I was planning on writing about this topic a bit later, but someone beat me to it. We’ve heard from Kurt Friese before. He’s a popular author, chef and restauranteur. He agrees, there’s no excuse for chemical-laden microwave popcorn when making REAL popcorn on the stove is so easy.
Is there anyone, save Professor Hathaway from the 80s cult film Real Genius, who doesn’t love popcorn?
If you are a regular reader of The Bachelor’s Kitchen, you know we’ve talked before about liking popcorn. To us, it’s an ideal snack — low in fat (unless you heap butter on it), nutritious and easy to eat.
Kurt is a bit Iowa-centric in his preferences of popcorn.
I live in Iowa, after all, and if anyone knows anything about corn it would have to be us. One of the most famous companies to produce the prodigious snack is Jolly Time, of Sioux City, which has been selling popcorn for more than ninety years, but it goes back much further than that. It was a staple for the Aztecs and Incas, used as a food, as decoration and jewelry, and as an offering to the Gods.
But unless you’re a real gourmet or popcorn aficionado, you’ll probably have limited choices at your local supermarket. Popcorn is in the Snack Aisle, probably next to the nuts. You will see a dozen brands of microwave popcorn in several styles, flavors and varieties. Don’t be tempted by that demon seed.
Granted, it is true that the microwave stuff only takes three minutes, and many of us have children who stand in front of said microwave screaming “hurry up” as the LED timer ticks past 1:30. It can be said that there is tradition behind microwave popcorn as well, since according to the Popcorn Board (a nonprofit promotional organization) popcorn was the very first use of microwave heat. Nonetheless, for flavor and yes — nutrition — you can’t beat the real thing. And the real thing takes 10 minutes; worth it by anyone’s measure.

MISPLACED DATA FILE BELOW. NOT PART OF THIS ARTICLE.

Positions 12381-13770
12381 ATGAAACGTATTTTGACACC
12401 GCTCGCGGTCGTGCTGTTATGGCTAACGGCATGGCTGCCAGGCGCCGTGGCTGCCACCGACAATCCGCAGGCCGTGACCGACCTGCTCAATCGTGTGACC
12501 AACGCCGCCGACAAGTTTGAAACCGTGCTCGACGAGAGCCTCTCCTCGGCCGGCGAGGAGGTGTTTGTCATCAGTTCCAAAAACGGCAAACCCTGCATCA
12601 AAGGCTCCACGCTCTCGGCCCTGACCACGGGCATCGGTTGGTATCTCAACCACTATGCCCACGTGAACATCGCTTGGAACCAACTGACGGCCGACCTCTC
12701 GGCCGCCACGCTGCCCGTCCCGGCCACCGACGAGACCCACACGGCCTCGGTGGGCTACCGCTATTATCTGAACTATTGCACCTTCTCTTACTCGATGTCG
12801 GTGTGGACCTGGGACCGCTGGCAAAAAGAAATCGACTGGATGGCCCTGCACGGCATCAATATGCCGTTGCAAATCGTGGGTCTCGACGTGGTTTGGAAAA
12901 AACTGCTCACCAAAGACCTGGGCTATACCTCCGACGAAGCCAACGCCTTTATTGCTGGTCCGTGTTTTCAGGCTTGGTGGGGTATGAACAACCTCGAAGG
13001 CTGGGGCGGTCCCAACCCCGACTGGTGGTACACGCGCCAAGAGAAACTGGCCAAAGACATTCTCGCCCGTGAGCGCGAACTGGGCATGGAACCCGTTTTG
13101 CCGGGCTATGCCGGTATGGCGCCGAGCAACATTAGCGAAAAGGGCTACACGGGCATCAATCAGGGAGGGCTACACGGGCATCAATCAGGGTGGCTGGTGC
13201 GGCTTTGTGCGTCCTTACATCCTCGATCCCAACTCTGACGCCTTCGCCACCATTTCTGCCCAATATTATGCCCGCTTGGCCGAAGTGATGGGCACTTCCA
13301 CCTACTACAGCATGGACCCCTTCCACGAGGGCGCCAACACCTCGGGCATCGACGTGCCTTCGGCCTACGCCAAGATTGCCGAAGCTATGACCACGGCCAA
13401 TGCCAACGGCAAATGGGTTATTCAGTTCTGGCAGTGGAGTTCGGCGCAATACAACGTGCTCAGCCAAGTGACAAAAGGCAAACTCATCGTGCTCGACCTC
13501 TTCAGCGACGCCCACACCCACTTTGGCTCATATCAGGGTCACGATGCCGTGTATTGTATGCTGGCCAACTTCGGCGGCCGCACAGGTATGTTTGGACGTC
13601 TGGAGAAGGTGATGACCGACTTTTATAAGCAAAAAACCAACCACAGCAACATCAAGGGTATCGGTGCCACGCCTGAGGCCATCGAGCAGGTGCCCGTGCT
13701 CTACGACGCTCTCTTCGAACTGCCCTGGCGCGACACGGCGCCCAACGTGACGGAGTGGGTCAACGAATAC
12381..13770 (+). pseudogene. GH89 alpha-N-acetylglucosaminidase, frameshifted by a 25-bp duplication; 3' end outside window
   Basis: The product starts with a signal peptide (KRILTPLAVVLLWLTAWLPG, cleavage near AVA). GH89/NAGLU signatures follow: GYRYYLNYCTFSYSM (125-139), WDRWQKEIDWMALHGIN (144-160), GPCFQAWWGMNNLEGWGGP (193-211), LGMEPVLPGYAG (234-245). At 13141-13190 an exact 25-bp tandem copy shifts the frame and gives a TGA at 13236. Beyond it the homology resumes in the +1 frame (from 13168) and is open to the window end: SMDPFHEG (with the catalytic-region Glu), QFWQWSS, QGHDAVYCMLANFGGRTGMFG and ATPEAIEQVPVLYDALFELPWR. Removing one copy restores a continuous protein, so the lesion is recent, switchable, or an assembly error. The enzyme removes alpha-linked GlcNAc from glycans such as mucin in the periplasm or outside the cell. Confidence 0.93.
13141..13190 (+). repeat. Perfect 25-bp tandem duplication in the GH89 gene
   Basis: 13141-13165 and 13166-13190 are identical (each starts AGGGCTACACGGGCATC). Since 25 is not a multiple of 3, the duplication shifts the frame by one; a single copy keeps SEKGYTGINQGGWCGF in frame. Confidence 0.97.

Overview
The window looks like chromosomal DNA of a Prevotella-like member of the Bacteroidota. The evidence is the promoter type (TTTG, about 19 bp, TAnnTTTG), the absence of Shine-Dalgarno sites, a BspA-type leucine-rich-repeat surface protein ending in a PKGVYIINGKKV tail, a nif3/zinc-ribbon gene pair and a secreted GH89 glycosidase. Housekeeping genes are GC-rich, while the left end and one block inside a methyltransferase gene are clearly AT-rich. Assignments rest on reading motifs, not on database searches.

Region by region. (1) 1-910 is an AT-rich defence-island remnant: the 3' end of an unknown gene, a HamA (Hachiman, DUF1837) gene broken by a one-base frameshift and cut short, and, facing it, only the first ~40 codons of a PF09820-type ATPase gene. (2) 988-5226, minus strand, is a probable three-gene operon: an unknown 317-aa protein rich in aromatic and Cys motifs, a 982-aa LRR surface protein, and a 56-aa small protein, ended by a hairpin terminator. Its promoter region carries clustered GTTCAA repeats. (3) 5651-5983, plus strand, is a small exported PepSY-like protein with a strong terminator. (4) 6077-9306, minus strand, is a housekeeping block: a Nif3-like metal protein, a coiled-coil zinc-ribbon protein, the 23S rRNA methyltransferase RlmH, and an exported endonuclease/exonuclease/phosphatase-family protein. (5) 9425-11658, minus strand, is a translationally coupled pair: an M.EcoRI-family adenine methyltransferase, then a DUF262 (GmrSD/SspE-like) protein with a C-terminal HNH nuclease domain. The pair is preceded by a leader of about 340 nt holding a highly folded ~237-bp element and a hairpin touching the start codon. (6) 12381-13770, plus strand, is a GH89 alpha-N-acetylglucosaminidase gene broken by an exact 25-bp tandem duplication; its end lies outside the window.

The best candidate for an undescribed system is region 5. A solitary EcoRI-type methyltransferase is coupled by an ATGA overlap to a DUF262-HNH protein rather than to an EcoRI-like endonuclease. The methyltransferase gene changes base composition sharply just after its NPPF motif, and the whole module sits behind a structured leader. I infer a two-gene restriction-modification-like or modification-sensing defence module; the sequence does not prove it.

Look below all those brands of microwave crap and you’ll see bags and jars of corn kernels. That’s what you want to get. Personally, we think the white corn gives a better taste, but you may not have a lot of choice.
What’s wrong with microwave popcorn? Well, do you know what’s in it? No? Neither does anyone else. If you look at the ingredients, you’ll see in addition to corn and lots and lots of salt, there will by hydroginated oil which contains dangerous trans fats. You’ll also see “artificial and natural flavor,” which could be anything. Why put up with that?
Making real stuff is easy and better for you because you know exactly what’s in it. Here’s the steps:
- Get out a heavy bottomed pot, the taller the better, with a tight fitting lid. If using a stockpot, have oven mitts or potholders handy to hold down the lid when the popping gets going.
- Pour in three tablespoons of canola, vegetable, corn or soybean oil. Popcorn oil is available, but it’s just butter flavored soybean oil. Soybean oil has the most flavor, but also more fat.
- If you have it, add a pinch of popcorn salt, otherwise go on the next step.
- Put the pot over high heat and drop one or two popcorn kernels into the oil. Don’t cover yet.
- If you plan on using melted butter and have a small saucepan, put that on low heat and begin melting the butter. Don’t let in boil, you just want it to turn liquid.
- When the kernels pop, the oil is hot enough. Pour in about 1/3 cup of popcorn and put the lid on.
- Give the pot a shake every few seconds after the kernels begin to pop. You may need to hold down the lid. Try to keep the pot moving so all sections of the bottom get heat.
- When the popping slows to about one every few seconds, it’s done. Remove the lid and pour into a large bowl or, even better, a grocery store brown paper bag.
- If you didn’t use popcorn salt, now’s the time to salt it, while it’s still warm and a little damp. Use regular table or kosher salt. If you didn’t already melt the butter, put it into the now empty but still hot pot.
- If using, slowly pour the melted butter over the popcorn. If not using butter this is time to add what ever other dressings or flavorings you like.
In addition to butter, you can also use garlic salt or powder or a sort of caramel made from sugar, water and butter. For spicier popcorn, add a little curry powder or Old Bay seasoning. You can flavor the corn any way you like. Any leftovers can go into a zip top bag in which you have tried to get as much air as possible out. It will keep for a few days, but not long.
When it’s that quick and that easy, there’s no reason to subject you body to all that crap just because it’s fast.